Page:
Did Findley Lose In Senatorial Race Because Of Ellen’s Support To His Candidacy?
By Atty Philip N. Wesseh (PNW)
It is common in every society following the holding of an election like the Special Senatorial race held recently for people and observers to give their views on reasons they feel are responsible for the defeat or victory of particular candidates in such race. Some may attribute the defeat of the candidate, especially the incumbent to the person’s failure to impact the lives of the people, while others may hold the view that it is because the person had not lived up to expectation. As for the incoming, the voters believe that such a person would make the difference. And for that, the voters consciously or subconsciously would have rallied around the person in the race who could deliver the good to better their lives.
Unsurprisingly, since the just ended Special senatorial election, there have been reasons given by some individuals about why some incumbents have been defeated. One of such candidates, whose eyes were focused on because of his position in the National Legislature, is the president Pro-tempore of the Liberian Senate, Gbehnzohngar Milton Findley, who according to the completion of votes cast in the country, was defeated by Charles Brumskine’s Liberia Party’s candidate, Jonathan Kaipay.
The result released by the National Elections Commission (NEC) shows that Mr. Findley got 10,306 which is 36.3 percent, while the winner, Kaipay, got 16,296, earning 57.6 percent of the total votes cast of the five candidates who took part in the race. The other candidates were Siokin Civicus Barsi-Giah of the Alternative National Congress (ANC), Solomon James Murray of the Congress for Democratic Change (CDC) and Gabriel Smith, an independent candidate.
Interestingly, since the result began showing that Senator Findley was being defeated or is finally defeated by the Liberty Party candidate, some of those who spoke on the issue attributed his defeat to the involvement of President Ellen Johnson-Sirleaf who they claimed made him “UNPOPULAR” with the people, for which they did not vote for Findley. One person said that the fact that the President was publicly seen during the campaign with the Senator dampened the chances of the Senator being re-elected.
While respecting the views of those individuals on the assertions or reasons they believe contributed to the Pro-temp’s defeat, I beg to differ with them, in that it has created the impression that the Bassa people are not happy with the Sirleaf’s Government. I decided to take on this because my late mother Mary Wleyonnoh Wesseh, consanguineously had link with the Bassa people and therefore by extension, so do I too, with the Bassa people. As such, I cannot sit supinely while all of these reasons or assertions go on.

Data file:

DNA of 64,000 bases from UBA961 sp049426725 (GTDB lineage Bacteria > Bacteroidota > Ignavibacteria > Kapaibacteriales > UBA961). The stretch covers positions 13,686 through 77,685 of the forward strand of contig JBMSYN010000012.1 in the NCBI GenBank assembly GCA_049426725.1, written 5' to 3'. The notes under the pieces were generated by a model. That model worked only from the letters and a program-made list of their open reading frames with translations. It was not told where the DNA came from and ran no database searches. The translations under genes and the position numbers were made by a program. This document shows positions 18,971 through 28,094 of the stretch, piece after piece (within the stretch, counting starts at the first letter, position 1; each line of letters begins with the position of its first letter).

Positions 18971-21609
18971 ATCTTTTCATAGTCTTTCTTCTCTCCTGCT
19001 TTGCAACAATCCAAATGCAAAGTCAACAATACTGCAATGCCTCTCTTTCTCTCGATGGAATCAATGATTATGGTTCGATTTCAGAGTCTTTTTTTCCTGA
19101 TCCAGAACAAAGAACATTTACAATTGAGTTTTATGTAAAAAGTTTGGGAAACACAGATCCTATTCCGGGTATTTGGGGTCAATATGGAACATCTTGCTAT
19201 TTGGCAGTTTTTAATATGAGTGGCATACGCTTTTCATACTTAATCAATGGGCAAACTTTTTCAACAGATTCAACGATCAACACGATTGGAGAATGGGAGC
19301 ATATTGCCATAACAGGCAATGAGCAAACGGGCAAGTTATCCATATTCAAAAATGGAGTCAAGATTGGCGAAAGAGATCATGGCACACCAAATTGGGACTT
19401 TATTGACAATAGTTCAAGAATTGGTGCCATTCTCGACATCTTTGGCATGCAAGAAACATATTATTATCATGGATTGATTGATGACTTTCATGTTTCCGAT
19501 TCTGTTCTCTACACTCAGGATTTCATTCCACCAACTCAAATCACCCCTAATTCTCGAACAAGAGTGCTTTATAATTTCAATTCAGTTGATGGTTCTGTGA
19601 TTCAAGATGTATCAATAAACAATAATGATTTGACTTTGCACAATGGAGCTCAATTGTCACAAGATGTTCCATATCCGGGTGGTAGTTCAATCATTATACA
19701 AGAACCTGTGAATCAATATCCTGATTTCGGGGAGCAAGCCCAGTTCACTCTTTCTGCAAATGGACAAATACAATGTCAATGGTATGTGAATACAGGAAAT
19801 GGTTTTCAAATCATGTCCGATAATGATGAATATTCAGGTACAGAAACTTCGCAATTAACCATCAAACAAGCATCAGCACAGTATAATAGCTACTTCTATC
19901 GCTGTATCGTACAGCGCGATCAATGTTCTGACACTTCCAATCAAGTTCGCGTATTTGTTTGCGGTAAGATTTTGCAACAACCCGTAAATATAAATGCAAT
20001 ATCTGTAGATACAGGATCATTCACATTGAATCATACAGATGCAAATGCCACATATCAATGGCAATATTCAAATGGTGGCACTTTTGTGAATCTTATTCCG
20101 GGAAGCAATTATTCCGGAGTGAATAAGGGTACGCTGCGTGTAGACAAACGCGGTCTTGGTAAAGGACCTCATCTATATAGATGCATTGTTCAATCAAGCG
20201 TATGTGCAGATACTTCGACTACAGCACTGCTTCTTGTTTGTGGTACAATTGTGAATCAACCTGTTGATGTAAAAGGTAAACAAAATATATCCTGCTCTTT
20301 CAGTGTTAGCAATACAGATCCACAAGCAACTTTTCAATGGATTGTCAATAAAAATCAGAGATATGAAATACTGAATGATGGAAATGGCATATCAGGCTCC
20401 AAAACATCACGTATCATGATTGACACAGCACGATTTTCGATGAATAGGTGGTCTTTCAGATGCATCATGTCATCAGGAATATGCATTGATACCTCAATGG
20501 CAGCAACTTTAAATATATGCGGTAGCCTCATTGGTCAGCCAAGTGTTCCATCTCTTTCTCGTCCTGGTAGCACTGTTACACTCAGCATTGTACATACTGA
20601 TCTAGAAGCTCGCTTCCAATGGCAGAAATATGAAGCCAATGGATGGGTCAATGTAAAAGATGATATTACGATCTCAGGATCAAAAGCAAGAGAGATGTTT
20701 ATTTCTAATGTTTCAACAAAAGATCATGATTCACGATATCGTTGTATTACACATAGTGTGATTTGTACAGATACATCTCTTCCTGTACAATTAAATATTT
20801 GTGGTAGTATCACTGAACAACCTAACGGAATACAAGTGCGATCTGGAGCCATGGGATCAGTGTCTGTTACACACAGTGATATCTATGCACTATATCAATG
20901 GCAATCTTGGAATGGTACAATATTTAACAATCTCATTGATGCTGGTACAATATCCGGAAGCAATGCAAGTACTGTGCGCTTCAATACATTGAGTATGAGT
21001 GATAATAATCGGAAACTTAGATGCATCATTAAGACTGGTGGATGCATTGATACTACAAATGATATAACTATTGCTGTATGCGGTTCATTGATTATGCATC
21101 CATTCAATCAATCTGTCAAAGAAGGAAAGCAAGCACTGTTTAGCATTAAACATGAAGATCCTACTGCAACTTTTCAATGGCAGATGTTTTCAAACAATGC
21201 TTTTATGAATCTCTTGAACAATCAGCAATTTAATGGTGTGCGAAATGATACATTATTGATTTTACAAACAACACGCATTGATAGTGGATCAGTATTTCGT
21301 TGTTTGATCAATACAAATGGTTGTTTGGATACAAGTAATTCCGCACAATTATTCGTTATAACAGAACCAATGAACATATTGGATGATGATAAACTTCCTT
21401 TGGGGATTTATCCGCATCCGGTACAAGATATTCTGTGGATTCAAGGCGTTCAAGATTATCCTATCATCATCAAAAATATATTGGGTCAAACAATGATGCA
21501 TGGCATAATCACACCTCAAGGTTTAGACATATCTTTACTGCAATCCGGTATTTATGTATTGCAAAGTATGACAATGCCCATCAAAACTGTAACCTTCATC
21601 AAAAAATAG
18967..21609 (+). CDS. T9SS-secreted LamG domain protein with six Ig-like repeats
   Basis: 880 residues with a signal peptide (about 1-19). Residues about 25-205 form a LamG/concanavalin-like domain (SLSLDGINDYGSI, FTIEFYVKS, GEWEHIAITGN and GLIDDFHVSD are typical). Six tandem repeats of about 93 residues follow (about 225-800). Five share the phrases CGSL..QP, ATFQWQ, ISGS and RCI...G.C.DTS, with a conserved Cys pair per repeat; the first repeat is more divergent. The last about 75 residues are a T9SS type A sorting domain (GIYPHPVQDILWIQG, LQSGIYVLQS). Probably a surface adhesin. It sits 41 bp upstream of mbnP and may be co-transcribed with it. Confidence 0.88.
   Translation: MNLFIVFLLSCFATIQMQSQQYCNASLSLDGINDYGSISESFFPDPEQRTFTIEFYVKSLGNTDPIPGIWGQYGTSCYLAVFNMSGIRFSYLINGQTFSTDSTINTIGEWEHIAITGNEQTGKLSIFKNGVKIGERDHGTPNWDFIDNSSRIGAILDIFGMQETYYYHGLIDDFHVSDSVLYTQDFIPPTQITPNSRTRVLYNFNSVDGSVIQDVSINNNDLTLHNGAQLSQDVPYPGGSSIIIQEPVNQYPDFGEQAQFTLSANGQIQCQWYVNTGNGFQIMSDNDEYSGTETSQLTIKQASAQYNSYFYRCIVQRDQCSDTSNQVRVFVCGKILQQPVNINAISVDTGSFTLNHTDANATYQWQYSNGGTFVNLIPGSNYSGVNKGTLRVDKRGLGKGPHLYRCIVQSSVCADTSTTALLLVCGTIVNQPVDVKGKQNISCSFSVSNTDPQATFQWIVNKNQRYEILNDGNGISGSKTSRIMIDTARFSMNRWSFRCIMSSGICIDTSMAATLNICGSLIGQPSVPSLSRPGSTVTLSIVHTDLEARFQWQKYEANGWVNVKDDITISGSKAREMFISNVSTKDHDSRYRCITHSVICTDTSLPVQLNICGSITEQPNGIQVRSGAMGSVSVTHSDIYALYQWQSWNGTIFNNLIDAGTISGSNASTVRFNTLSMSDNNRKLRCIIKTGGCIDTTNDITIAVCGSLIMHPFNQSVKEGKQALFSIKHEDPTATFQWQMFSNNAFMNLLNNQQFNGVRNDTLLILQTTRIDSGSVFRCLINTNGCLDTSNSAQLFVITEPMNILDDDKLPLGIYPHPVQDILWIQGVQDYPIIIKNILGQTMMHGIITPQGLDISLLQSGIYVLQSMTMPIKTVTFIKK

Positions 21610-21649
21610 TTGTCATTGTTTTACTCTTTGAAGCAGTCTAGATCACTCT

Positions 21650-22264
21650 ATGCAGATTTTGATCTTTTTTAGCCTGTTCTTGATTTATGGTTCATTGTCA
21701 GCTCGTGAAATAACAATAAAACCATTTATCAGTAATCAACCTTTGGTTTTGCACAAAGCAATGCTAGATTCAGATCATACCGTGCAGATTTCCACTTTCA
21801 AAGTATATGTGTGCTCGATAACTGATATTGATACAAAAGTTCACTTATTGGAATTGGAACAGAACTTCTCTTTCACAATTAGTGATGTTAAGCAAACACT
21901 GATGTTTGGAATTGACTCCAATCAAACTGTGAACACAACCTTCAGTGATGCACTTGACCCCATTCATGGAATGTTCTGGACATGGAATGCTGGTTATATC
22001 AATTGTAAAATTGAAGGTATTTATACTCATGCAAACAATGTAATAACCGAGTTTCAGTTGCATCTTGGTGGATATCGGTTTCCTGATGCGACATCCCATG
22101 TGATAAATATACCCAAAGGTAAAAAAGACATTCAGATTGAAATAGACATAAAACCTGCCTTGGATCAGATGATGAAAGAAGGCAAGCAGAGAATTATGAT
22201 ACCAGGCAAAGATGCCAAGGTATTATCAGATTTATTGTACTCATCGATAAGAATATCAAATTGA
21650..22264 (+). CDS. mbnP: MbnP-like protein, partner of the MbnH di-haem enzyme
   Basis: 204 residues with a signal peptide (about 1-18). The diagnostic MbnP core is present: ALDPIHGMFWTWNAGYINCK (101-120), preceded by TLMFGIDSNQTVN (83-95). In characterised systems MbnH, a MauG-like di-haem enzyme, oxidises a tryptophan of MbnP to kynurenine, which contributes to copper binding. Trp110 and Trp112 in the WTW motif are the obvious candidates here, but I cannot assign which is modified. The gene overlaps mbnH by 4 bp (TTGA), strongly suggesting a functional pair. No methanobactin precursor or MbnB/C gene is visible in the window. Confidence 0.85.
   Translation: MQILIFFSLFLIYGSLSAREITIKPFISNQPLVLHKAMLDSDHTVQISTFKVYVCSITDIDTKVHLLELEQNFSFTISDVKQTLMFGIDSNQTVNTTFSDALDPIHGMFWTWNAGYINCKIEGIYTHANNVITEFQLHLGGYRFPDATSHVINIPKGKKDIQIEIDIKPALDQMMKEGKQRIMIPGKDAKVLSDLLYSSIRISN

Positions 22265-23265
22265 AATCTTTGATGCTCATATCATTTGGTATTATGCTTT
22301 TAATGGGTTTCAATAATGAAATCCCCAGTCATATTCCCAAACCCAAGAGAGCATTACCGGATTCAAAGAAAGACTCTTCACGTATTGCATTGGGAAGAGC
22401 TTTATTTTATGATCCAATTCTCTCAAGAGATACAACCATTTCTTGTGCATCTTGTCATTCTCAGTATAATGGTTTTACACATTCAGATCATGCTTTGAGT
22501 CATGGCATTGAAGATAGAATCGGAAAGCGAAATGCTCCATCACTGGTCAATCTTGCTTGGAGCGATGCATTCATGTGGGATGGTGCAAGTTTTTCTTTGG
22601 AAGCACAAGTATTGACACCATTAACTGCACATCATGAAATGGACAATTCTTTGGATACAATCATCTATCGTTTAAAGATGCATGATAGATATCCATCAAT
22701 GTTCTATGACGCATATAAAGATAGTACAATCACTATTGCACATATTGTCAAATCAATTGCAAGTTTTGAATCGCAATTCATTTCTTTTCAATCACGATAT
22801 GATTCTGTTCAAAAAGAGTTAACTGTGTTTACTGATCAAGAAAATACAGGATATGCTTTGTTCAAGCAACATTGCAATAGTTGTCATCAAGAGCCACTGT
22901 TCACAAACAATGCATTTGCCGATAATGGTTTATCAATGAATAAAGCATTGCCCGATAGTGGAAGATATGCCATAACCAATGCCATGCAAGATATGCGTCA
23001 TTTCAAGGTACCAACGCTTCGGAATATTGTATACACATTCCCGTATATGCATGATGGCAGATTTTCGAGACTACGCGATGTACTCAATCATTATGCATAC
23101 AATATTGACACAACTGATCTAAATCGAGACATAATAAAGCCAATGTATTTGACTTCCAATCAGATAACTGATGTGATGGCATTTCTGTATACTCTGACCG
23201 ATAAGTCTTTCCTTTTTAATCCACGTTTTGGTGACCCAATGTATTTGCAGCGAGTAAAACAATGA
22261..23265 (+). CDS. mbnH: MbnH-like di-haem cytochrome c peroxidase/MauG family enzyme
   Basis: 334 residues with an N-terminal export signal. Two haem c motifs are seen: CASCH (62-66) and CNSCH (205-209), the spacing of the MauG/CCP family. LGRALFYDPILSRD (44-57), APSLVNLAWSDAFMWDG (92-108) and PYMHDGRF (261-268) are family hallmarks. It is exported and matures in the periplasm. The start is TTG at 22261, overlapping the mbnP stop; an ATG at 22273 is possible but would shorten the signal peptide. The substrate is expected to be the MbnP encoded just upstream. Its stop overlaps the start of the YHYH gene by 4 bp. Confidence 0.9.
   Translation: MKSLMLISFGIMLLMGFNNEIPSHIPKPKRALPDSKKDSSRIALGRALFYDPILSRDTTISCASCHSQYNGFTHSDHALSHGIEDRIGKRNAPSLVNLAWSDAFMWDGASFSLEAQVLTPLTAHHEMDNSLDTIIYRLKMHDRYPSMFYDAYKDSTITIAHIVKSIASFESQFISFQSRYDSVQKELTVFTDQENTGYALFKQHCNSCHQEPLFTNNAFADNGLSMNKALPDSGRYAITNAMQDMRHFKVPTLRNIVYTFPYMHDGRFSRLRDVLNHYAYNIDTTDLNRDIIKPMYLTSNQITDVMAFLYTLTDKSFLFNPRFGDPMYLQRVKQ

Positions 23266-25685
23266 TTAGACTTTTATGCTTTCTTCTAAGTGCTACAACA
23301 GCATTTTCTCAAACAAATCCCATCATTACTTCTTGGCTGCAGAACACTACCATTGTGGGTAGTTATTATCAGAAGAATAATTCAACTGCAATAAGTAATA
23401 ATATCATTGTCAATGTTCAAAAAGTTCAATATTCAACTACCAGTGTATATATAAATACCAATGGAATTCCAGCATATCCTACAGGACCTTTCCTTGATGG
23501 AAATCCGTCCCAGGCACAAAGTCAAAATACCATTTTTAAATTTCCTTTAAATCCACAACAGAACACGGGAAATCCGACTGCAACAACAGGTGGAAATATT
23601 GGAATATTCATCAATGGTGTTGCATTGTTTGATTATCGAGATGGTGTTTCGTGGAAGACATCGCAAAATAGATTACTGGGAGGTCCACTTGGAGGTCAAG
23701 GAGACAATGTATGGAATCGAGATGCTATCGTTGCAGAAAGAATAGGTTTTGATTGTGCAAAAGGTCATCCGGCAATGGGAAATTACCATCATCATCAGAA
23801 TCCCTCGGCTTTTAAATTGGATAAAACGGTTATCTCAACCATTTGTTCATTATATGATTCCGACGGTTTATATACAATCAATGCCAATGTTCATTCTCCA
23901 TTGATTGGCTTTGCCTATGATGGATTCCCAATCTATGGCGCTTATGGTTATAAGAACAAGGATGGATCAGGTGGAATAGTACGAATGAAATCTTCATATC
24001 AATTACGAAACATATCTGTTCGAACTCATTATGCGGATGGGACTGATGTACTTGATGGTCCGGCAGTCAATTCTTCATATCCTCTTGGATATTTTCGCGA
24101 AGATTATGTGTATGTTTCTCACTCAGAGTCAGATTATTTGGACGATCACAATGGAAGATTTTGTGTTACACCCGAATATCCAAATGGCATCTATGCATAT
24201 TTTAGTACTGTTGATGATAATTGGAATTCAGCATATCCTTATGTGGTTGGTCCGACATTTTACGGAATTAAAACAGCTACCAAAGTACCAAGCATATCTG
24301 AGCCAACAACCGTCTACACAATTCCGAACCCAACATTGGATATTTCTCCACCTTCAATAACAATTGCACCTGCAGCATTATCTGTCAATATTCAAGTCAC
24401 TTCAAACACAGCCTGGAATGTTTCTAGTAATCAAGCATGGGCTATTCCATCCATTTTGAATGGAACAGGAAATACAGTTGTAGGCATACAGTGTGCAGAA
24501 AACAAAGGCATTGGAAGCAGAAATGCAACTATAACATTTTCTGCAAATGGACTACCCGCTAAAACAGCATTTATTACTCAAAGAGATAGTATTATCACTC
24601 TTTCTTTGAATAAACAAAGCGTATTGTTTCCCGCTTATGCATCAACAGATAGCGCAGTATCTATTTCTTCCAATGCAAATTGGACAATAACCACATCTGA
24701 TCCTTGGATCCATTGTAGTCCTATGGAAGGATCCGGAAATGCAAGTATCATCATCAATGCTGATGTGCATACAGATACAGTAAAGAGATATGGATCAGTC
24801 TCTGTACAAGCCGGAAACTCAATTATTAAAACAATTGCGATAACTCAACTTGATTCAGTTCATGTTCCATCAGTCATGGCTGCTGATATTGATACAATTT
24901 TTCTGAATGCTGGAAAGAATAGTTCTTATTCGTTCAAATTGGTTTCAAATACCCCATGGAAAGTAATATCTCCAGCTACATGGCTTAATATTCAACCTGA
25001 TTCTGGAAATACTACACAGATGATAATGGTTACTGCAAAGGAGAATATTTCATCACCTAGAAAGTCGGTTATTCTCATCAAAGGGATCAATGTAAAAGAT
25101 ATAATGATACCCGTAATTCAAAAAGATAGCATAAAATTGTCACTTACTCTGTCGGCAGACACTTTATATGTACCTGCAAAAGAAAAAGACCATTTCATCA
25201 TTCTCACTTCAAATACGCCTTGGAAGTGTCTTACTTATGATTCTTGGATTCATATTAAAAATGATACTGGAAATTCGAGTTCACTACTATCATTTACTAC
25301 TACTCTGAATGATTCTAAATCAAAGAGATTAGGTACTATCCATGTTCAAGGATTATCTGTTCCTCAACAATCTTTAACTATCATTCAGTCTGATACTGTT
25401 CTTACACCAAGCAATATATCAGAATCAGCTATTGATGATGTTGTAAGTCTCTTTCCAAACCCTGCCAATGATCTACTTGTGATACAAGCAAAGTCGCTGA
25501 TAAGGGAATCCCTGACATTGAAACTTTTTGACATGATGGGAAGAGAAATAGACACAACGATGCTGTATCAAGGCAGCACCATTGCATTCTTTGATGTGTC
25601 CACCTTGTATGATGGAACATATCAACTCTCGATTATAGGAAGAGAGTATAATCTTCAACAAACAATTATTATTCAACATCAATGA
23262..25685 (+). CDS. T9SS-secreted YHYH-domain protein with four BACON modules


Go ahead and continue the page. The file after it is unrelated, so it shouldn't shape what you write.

To make long matter short, the reason for Findley not retaining his seat in the senate is far from what is being perceived. I do not believe that the votes were a disapproval of Sirleaf’s government because the county is one of the areas that continue to benefit from government’s developmental initiatives.
For example, the construction of the road from Cotton Tree to Buchanan City, a project viewed as one of the best roads by Sirleaf’s administration and the establishment of a community college are just few to name. Besides, the county produced the President pro-temp of the Liberian Senate and the Deputy Speaker of the House of Representatives.
My belief is that internal wrangling among the leadership of the county, which seemingly suggests that Mr. Findley was alone in the wilderness, as he and other leaders of the county could not see eye-to-eye. I can recall that the Deputy Speaker campaigned against him, urging the people not to vote for him.
Similarly, there was this confusion between the Senator and Representative Gabriel Smith of District Number Three, who was also eyeing the senatorial seat over the running and activities of Radio Gbehnzohn.
More importantly, after it was now certain that the Pro-temp was not returning to the Liberian senate as a result of his failure to get majority votes cast, one of the Representatives of the county, Byron Brown of District Number Four, said the defeat of the Senator was a “punishment” apparently because of the cat-and-mouse relationship between him and other county leaders.
Deductively, I hold the view that the forces against him were too much, and as such it was a difficult campaign. Again, I beg to differ that it was because the President supported his candidacy and that the President is “unpopular’ for which he was defeated. NO. I do not hold that view as the reason or reasons for his defeat.
As I conclude, I should not be misconstrued as suggesting that all is well in Liberia and that all of the citizens are happy for the state of affairs. There are still more to be done. There is more to be done on the issue of employment, the fight against corruption, the present Ebola outbreak, the issue of water and light and the implementation of the final report of the Truth and Reconciliation Commission (TRC) on the Liberian civil conflicts from 1973 to 2002.
Once more, the internal wrangling among the leaders of the county greatly hampered his chances. I believe that this wrangling may have even hampered self-help initiatives in the county.
Let me welcome, now certain would-be Senator Kaipay, and hope he takes notes. I Rest My Case.